Soil pollution by substantial metals is the consequence of different human exercises, like transport methods, horticultural practices, modern exercises, and garbage removal techniques. The complete convergence of weighty components in the dirt might allude to the all-out metals, yet it does not confine us to any data on their compound nature or bio profit [4]. Weighty components contaminate agricultural soil through the expansion of synthetic manures, pesticides, and untreated or, to some degree, treated sewage, which is among the main soil contamination factors worldwide. The vehicle and destiny of substantial soil components vigorously on their synthetic structure and metal separation. The underlying fast response that happens in minutes or hours is consumed into the dirt. Afterward, the lethargic adsorption responses that require whatever or even a long time are rearranged into various synthetic structures through their different natural accessibility transport and harmfulness [5]. Substantial components ingest and gather in various plant species and assortments and can amass in certain plants in a considerable sum without showing side effects of harmfulness. In contrast, lead components enter plant tissues rapidly and aggregate in green parts [6].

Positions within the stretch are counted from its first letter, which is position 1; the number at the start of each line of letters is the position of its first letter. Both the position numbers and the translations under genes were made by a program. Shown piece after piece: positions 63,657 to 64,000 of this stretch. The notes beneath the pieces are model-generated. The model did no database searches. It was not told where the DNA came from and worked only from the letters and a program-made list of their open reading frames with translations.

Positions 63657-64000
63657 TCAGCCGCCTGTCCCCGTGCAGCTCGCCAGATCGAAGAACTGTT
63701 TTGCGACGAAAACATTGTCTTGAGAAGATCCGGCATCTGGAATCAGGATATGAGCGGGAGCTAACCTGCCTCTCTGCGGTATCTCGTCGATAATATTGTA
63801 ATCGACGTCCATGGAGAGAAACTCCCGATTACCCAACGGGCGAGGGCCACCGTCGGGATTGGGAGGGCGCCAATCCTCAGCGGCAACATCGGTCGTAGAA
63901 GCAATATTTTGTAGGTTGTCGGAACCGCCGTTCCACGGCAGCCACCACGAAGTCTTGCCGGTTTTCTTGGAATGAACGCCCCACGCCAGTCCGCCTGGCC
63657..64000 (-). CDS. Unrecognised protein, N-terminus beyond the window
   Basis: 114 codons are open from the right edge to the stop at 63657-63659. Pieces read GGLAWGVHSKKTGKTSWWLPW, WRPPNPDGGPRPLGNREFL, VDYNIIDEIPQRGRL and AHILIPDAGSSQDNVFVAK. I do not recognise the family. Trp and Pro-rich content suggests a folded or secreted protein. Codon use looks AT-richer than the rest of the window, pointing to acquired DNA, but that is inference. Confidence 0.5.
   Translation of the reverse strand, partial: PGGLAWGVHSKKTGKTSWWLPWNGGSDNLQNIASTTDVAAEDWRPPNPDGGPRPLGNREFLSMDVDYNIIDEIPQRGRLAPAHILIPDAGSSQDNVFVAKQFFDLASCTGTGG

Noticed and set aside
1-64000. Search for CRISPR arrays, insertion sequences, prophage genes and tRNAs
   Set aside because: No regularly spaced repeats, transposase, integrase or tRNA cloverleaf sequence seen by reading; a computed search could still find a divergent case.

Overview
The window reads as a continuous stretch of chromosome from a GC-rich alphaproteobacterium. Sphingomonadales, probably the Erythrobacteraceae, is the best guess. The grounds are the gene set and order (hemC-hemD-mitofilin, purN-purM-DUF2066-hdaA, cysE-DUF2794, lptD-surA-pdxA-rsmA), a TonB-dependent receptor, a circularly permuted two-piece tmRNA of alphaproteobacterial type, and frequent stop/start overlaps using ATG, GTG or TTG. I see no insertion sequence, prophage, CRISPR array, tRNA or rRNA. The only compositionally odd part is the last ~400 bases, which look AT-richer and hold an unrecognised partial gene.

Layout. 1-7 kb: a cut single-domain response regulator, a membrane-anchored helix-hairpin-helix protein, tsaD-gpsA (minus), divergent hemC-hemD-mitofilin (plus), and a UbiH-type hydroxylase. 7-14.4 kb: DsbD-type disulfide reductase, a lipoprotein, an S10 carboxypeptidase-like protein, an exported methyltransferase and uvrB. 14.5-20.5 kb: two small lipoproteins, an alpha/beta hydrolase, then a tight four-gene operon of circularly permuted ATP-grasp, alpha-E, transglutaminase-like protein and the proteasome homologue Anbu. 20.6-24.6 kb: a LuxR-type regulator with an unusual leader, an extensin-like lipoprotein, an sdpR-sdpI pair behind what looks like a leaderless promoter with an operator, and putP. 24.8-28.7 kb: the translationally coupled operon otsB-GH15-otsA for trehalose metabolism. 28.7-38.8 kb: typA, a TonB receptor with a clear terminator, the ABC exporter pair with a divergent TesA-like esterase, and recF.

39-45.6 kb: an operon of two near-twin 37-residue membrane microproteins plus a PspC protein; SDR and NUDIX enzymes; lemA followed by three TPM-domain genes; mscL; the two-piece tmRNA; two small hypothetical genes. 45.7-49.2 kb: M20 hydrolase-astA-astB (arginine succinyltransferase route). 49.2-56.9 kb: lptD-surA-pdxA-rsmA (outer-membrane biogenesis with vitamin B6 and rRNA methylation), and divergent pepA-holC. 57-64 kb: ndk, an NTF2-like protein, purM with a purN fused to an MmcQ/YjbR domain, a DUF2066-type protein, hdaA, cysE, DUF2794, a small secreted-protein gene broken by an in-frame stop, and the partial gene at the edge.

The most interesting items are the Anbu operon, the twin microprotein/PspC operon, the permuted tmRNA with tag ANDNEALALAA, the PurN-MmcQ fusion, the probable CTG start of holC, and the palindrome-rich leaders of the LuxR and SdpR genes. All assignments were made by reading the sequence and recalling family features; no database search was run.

Soil pollution with substantial components like Pb, Cr, Cd, Ni, Cu, Zn, Fe is perhaps the most genuine ecological problem worldwide. The continuous removal of the collection of unsafe materials in the dirt, the removal of metropolitan and modern waste, regular farming practices, and the utilization of composts and pesticides have added to the aggregation of numerous substantial components in the dirt. Notwithstanding the utilization of inorganic composts containing a great extent of debasements, like phosphate manures, nitrates, and potassium salts [7, 8]. The conveyance of weighty components in the dirt is constrained by numerous collaborations, including metal statement and breaking down, ingestion of particle trade and its cerebrums, trap and water intricacy, development, and absence of shortage of organic development, lastly by plant retention [9].